# Compact operators and weak convergence

Let $$X$$ and $$Y$$ be Banach spaces.

(a) Let $$T \in \mathcal{L}(X, Y )$$. For each sequence $$(x_n)_{n \geq 1}$$ in $$X$$ and each $$x \in X$$, show that $$x_n →x$$ weakly, as $$n \rightarrow \infty$$ ,implies that $$Tx_n \rightarrow Tx$$ weakly, as $$n\rightarrow \infty$$.

(b) Let $$T \in \mathcal{K}(X, Y )$$. For each sequence $$(x_n)_{n \geq 1}$$ in $$X$$ and each $$x \in X$$, show that $$x_n →x$$ weakly, as $$n \rightarrow \infty$$ ,implies that $$||Tx_n -Tx|| \rightarrow 0$$ , as $$n\rightarrow \infty$$..

(c) Conversely, if $$X$$ is reflexive and separable, and $$T \in \mathcal{L}(X,Y)$$ satisfies that $$∥Tx_n − Tx∥ \rightarrow 0$$, as $$n \rightarrow \infty$$, whenever $$(x_n)_{n\geq 1}$$ is a sequence in $$X$$ converging weakly to $$x \in X$$, then $$T \in \mathcal{K}(X, Y )$$.

(d) Show that each $$T \in \mathcal{L}(X,l_1(\mathbb{N}))$$ is compact, whenever $$X$$ is reflexive and separable.

(e) Let $$Y$$ be infinite dimensional. Show that no $$T \in \mathcal{K}(X, Y )$$ is open.

(f) Show that there is no reflexive separable Banach space $$X$$ such that $$l_1(\mathbb{N}) = T(X)$$, for some $$T \in \mathcal{L}(X,l_1(\mathbb{N}))$$.

My attempt:

(a) We have that $$x_n \rightarrow x$$ weakly if and only if $$f(x_n) \rightarrow f(x)$$ weakly for every $$f \in X^*$$. Now $$Tx_n \rightarrow Tx$$ weakly if and only if $$g(Tx_n) \rightarrow g(Tx)$$ weakly for every $$g \in Y^*$$. But for every $$g \in Y^*$$ we have $$gT \in X^*$$. Therefore $$Tx_n \rightarrow Tx \Leftrightarrow g(Tx_n) \rightarrow g(Tx) \Leftrightarrow (gT)x_n \rightarrow (gT)x \Leftrightarrow x_n \rightarrow x$$ weakly.

b) Since $$T$$ is compact I know that every sequence is sent to a sequence that has a convergent subsequence, but then I don't know how to proceed.

c) I have a hint for this problem:

Suppose that $$T$$ is not compact. Show that there exists $$\delta > 0$$ and a sequence $$(x_n)_{n\geq 1}$$ in the unit ball of $$X$$ such that $$∥Tx_n −Tx_m∥ \geq \delta$$, for all $$n \neq m$$.. Show next that $$(x_n)_{n\geq 1}$$ has a weakly convergent subsequence.

(d) Now let $$(x_n)_{n \geq 1}$$ be a sequence in $$X$$ and $$x \in X$$ such that $$x_n \rightarrow x$$ weakly, as $$n \rightarrow \infty$$. By part (a) since $$T \in \mathcal{L}(X,l_1(\mathbb{N}))$$ we get $$Tx_n \rightarrow Tx$$ weakly, as $$n \rightarrow \infty$$. But weak convergence is the same as norm convergence in $$l_1(\mathbb{N})$$. Therefore $$||Tx_n-Tx|| \rightarrow 0$$, as $$n \rightarrow \infty$$. So we can use part $$c)$$ to deduce that $$T \in \mathcal{K}(X,l_1(\mathbb{N}))$$, as requested.

(e) I know that if $$Y$$ is infinite dimensional the unit ball in $$Y$$ is not compact.

(f) Since $$X$$ is reflexive and separable, by part (d) we get that $$T$$ is compact. Suppose now that $$l_1(\mathbb{N})=T(X)$$, i.e. $$T$$ is surjective. By the Open Mapping Theorem $$T$$ is open and this contradicts part (e).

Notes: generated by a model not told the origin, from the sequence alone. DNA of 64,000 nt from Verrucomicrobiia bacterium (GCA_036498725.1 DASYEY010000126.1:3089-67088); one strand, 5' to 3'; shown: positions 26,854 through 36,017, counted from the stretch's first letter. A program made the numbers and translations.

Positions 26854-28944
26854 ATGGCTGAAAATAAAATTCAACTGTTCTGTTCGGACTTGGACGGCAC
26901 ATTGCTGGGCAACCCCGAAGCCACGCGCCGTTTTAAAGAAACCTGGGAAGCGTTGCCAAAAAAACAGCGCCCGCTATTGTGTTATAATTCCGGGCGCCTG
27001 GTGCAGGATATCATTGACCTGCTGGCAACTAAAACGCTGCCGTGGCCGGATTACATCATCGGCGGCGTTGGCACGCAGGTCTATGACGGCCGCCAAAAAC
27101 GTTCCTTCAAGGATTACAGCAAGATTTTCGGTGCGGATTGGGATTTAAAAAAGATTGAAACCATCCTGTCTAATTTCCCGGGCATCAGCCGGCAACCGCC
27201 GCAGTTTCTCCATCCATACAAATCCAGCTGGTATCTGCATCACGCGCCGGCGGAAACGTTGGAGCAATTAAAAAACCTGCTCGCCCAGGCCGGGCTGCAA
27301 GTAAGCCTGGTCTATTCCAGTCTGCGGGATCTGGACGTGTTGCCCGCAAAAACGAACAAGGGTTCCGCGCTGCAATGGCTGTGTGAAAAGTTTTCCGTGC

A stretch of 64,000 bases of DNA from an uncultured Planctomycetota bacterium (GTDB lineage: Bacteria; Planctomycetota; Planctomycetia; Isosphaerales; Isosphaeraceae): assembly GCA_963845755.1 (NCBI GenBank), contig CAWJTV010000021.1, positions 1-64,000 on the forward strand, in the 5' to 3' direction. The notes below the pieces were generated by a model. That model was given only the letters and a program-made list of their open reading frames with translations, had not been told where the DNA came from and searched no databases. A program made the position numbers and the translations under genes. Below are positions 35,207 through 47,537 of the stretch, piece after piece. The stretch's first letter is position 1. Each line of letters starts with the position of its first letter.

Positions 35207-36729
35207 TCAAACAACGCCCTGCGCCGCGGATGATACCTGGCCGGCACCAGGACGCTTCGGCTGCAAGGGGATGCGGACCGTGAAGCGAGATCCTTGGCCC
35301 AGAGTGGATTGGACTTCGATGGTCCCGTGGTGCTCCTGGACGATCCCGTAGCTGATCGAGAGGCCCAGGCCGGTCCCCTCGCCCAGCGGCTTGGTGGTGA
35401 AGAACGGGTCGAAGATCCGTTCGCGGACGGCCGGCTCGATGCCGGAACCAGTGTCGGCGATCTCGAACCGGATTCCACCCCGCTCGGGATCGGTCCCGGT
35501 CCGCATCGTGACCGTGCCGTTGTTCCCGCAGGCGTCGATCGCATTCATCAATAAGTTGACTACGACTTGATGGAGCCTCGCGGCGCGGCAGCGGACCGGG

## 1 Answer

(a) Looks good!

(b) Using this fact and (a), you should be set. If $$Tx_n$$ fails to converge to $$Tx$$ in norm, then there must be a subsequence $$(Tx_{n_k})_k$$ that maintains at least some $$\varepsilon > 0$$ distance from $$Tx$$. Take a norm-convergent subsequence of this subsequence, and it will be a subsequence that fails to weakly converge to $$Tx$$ (as it norm-converges to another point). This contradicts (a).

(c) Not sure where separability comes in here, but if $$T$$ is not compact, then $$T(B_X)$$ is not totally bounded. That is, there exists a $$\delta > 0$$ such that no finite number of balls radius $$\delta$$ that cover $$T(B_X)$$. Hence, we may choose some $$Tx_1 \in T(B_X)$$, and for each $$n$$, $$Tx_{n+1} \in T(B_X) \setminus \bigcup_{k=1}^n B[x_k; \delta],$$ which is never empty by definition of $$\delta$$. Thus, we have a sequence $$(x_n) \in B_X$$ such that $$\|Tx_n - Tx_m\| > \delta$$ for all $$n, m$$. Using reflexivity, as well as Eberlein-Smulian, the sequence $$(x_n)$$ must have a weakly convergent subsequence. Note that this weakly convergent subsequence must also have its terms separated by at least $$\delta$$, which means it cannot be mapped to a norm-convergent sequence (as such a sequence would have to be Cauchy). This shows the contrapositive of (c).

(d) Good.

(e) If $$T$$ is compact and open, then $$T(B[0; 1])$$ contains $$T(B(0; 1))$$, which is open, since $$T$$ is an open map. Thus, $$T(B[0; 1])$$ contains some ball $$B[y; r]$$. Since $$T$$ is compact, the closure of $$T(B[0; 1])$$ is compact, hence so is the closed subset $$B[y; r]$$. A scaling and translation argument yields that $$Y$$ has a compact unit ball, and hence is finite-dimensional.

(f) Also good.